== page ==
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The Appalachian

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The Appalachian

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Students celebrate Eid-al-Adha with MSA

Senior biology major Puja Gosai serves a student during Eid-al-Adha event held by the Muslim Student Association Friday evening in the Solarium. The event invited all students to come and enjoy an authentic middle eastern meal while raising awareness for the conflict in Syria. Maggie Cozens | The Appalachian
Maggie Cozens

Senior biology major Puja Gosai serves a student during Eid-al-Adha event held by the Muslim Student Association Friday evening in the Solarium. The event invited all students to come and enjoy an authentic middle eastern meal while raising awareness for the conflict in Syria. Maggie Cozens | The AppalachianThe Muslim Student Assocation hosted its annual potluck celebrating Eid-al-Adha Friday night in the Plemmons Student Union Solarium.

The potluck gave attendees a chance to share stories about Muslim culture, watch traditional dances and try food from other nationalities.  

During the potluck, members of the club sold “evil-eye” bracelets and offered to draw Henna tattoos. Profits went to help Syrian refugees.

“This is the third year as a club putting it on,” said MSA President Lena Aloumari.  “Each year it’s getting better and bigger.”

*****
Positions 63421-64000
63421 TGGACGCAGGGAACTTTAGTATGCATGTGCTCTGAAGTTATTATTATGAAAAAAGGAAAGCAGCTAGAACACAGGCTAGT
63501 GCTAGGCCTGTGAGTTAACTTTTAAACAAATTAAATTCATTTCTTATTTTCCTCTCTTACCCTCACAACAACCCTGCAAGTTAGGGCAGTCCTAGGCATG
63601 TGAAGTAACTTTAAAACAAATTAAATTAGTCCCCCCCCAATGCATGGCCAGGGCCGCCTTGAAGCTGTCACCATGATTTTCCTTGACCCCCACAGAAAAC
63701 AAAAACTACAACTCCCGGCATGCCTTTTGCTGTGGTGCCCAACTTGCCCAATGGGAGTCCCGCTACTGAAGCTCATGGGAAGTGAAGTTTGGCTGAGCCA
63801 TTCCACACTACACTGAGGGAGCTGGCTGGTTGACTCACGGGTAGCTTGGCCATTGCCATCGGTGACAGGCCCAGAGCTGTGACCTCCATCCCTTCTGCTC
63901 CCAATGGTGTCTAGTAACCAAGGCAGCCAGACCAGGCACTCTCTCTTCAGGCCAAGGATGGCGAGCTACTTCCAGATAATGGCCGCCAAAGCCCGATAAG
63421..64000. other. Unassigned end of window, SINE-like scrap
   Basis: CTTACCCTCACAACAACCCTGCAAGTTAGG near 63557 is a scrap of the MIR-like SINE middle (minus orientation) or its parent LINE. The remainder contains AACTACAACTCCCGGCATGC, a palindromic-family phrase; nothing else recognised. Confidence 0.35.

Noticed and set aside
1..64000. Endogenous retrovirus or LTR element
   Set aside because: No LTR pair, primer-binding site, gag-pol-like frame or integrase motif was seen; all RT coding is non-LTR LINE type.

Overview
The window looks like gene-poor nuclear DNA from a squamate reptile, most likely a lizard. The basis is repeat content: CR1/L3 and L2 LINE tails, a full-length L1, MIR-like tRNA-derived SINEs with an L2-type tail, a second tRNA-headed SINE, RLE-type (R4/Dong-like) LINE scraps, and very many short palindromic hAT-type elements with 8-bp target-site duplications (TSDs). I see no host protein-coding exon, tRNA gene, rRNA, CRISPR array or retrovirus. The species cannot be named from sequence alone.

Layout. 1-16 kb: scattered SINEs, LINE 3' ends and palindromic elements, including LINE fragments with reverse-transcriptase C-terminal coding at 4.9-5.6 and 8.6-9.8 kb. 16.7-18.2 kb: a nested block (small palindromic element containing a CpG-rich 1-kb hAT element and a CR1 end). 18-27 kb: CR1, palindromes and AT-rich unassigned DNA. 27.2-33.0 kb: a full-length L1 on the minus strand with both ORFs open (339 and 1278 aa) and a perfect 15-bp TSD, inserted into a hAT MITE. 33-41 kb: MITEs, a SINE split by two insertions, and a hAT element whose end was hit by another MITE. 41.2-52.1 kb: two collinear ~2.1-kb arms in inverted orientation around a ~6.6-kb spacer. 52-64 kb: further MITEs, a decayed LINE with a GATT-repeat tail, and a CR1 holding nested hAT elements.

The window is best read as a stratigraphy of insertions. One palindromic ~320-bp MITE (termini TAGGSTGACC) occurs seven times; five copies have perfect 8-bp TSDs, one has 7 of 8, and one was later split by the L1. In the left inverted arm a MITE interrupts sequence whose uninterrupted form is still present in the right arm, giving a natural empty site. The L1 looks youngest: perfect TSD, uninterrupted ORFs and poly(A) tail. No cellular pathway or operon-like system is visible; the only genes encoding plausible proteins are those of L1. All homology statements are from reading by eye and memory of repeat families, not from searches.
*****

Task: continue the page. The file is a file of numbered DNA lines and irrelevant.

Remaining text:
Usually translated to “Feast of the Sacrifice,” Eid-al-Adha is an Islamic holiday that commemorates Abraham’s devotion to God.  According to scripture, in order to test Abraham’s devotion, God asked him to sacrifice his first-born son Ishmael. Abraham agreed, but at the last moment God intervened and provided him with a ram to sacrifice instead.

Guests were encouraged to bring dishes that represented their personal culture and heritage.

Aloumari brought traditional Egyptian food that her mother had given her recipes for.

“The majority of club members are non-Muslim, white Christian people interested in learning about the culture and religion,” Aloumari said. “Our whole club is based on diversity. That’s why we’re under Multicultural Student Development.”

This year, the feast began Oct. 26, but due to scheduling conflicts, MSA chose to push the potluck back.

Aloumari, who used to live in Egypt, wanted the event to be done as traditionally as possible.

“It’s a different way of celebrating over there.  Everyone has school or work off,” Aloumari said.  “I skipped all my classes Friday to have time to cook and get everything ready.”

Gus Pena, the club’s faculty advisor, said the goal behind MSA events is to “get beyond stereotypes.”

“I’m hoping that events like these will allow us to draw similarities and come together,” Pena said.

 

Story: EMMA SPECKMAN, Senior A&E Reporter
Photo: MAGGIE COZENS, Photo Editor

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